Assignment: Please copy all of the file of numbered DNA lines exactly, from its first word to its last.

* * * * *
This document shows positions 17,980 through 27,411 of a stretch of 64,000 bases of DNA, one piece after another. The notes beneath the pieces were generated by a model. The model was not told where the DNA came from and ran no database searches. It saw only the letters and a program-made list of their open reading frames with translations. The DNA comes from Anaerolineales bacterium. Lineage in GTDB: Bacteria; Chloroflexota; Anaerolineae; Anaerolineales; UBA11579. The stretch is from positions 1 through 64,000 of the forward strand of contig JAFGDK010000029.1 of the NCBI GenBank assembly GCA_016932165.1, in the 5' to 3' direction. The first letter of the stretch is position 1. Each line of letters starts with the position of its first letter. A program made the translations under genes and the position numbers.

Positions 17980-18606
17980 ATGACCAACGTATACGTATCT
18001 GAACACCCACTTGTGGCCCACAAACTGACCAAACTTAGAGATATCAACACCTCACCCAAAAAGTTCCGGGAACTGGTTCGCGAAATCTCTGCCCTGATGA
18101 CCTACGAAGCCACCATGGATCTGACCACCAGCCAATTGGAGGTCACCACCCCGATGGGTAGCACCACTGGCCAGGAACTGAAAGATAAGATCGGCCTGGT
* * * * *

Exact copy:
This document shows positions 17,980 through 27,411 of a stretch of 64,000 bases of DNA, one piece after another. The notes beneath the pieces were generated by a model. The model was not told where the DNA came from and ran no database searches. It saw only the letters and a program-made list of their open reading frames with translations. The DNA comes from Anaerolineales bacterium. Lineage in GTDB: Bacteria; Chloroflexota; Anaerolineae; Anaerolineales; UBA11579. The stretch is from positions 1 through 64,000 of the forward strand of contig JAFGDK010000029.1 of the NCBI GenBank assembly GCA_016932165.1, in the 5' to 3' direction. The first letter of the stretch is position 1. Each line of letters starts with the position of its first letter. A program made the translations under genes and the position numbers.

Positions 17980-18606
17980 ATGACCAACGTATACGTATCT
18001 GAACACCCACTTGTGGCCCACAAACTGACCAAACTTAGAGATATCAACACCTCACCCAAAAAGTTCCGGGAACTGGTTCGCGAAATCTCTGCCCTGATGA
18101 CCTACGAAGCCACCATGGATCTGACCACCAGCCAATTGGAGGTCACCACCCCGATGGGTAGCACCACTGGCCAGGAACTGAAAGATAAGATCGGCCTGGT